The Southern Poverty Law Center describes this as the “Five Ds” of bystander intervention: “Direct (directly addressing the incident); Distract (using distraction to stop the incident); Delegate (asking for help from a third party); Delay (taking action after the fact); and Document (recording the incident).” https://www.splcenter.org/20171005/splc-campus-guide-bystander-intervention 

In a conference situation this might mean:

  • Speaking up to interrupt a hostile questioner or intervening to address their question yourself rather than letting it sit on the shoulders of a marginalized colleague.
  • Putting yourself between younger colleagues/women/femmes and known harassers at parties, cocktails, mixers, etc.
  • Interrupting a webinar Q/A to ask that specific individuals be muted or kicked out for inappropriate questions, contributions to the chat, etc.
  • Recording harassment – photos, videos or downloaded chat logs – so that they can be provided to organisers after the fact and used to support complaints.

How to: Progressive stack

Progressive stack is a discussion moderating technique designed to give marginalised people more chances to speak and be heard. The idea is to call on marginalised audience members before majority audience members – and to ask the audience to respect this approach by holding back questions if more marginalised colleagues have not had a chance to speak. In this case, marginalised audience members may be BIPOC, queer, gender non-conforming, People with disabilities, women, students, and junior scholars or any mix of these.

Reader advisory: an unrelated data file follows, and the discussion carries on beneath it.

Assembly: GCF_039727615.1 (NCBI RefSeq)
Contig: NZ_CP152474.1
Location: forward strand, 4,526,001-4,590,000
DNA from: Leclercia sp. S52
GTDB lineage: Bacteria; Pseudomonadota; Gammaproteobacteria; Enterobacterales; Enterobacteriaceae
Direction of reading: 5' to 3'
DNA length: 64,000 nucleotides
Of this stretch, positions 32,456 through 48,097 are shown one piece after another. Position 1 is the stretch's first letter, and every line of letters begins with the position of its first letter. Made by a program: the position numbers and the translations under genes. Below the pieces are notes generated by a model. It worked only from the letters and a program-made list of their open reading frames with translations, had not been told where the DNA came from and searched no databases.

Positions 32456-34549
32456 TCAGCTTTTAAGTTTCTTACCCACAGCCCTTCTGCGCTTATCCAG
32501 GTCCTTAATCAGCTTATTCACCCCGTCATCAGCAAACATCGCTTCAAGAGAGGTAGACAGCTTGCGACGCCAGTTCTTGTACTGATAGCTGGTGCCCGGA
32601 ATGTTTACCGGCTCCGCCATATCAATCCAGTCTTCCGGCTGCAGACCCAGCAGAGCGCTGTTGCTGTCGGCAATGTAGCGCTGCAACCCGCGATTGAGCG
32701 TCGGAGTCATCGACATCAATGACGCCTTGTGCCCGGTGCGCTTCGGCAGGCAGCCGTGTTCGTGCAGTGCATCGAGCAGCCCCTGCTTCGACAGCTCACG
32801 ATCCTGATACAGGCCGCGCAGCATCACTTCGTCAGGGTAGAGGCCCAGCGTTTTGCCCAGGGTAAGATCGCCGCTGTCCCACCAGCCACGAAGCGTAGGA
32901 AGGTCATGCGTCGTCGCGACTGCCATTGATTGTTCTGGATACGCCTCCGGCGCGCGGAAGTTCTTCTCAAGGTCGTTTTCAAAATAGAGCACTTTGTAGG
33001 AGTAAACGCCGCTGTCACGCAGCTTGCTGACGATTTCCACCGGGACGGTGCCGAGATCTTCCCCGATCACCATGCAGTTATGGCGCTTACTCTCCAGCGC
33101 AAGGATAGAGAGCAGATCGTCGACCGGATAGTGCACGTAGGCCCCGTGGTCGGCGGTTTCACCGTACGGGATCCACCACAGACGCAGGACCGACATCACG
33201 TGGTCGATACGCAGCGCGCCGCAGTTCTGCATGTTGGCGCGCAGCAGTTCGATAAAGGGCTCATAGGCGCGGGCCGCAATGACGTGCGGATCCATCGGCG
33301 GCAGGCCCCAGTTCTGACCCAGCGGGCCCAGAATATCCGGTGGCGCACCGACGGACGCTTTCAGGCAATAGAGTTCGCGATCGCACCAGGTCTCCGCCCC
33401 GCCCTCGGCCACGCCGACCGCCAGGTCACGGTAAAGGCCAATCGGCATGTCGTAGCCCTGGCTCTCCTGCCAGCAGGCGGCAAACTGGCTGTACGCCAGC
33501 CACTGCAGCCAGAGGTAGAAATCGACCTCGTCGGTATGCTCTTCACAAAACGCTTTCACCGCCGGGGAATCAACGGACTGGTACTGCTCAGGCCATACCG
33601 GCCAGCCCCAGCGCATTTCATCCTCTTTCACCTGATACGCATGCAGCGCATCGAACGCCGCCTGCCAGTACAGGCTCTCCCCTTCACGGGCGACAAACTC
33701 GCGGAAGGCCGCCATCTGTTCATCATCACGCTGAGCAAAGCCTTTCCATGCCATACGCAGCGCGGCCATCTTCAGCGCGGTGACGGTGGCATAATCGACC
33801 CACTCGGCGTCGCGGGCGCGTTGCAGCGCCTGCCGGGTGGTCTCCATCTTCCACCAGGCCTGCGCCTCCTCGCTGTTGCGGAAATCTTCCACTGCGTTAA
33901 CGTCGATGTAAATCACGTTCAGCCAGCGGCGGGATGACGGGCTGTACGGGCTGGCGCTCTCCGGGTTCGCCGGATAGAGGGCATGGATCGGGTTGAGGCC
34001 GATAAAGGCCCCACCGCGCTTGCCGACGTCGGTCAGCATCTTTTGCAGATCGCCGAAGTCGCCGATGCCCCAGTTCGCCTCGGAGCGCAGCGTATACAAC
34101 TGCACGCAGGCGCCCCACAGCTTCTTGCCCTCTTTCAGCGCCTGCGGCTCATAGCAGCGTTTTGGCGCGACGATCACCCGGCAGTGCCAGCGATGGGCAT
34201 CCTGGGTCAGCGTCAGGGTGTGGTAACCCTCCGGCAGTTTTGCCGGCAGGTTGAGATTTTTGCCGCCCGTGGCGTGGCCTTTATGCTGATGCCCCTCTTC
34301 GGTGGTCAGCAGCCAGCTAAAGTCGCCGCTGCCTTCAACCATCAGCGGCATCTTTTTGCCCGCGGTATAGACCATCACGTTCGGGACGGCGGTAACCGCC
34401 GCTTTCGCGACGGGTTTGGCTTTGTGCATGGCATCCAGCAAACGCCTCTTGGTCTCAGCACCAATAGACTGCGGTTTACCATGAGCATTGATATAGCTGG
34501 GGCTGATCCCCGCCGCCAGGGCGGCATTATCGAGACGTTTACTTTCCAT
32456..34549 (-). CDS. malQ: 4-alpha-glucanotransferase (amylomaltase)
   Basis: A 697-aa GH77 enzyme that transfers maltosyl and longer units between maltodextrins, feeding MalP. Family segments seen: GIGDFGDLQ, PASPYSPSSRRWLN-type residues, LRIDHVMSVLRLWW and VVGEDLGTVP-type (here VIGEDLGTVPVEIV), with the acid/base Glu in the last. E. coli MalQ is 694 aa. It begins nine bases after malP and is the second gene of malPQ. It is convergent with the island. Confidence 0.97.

1. Explain the process you’ll take, ask your audience for their assistance and cooperation.
  2. As people volunteer to speak, keep a list and instead of calling first-come-first serve, do your best to preferentially invite marginalised members of the audience to speak first.
  3. Trust but verify. It’s not always obvious on the surface how or why someone is marginalised, so you should assume best intentions even as you’re aware there might be transgressions. Don’t be afraid to intervene if an audience member disrupts the process.

Guidance produced by the Black Trowel Collective: https://blacktrowelcollective.wordpress.com/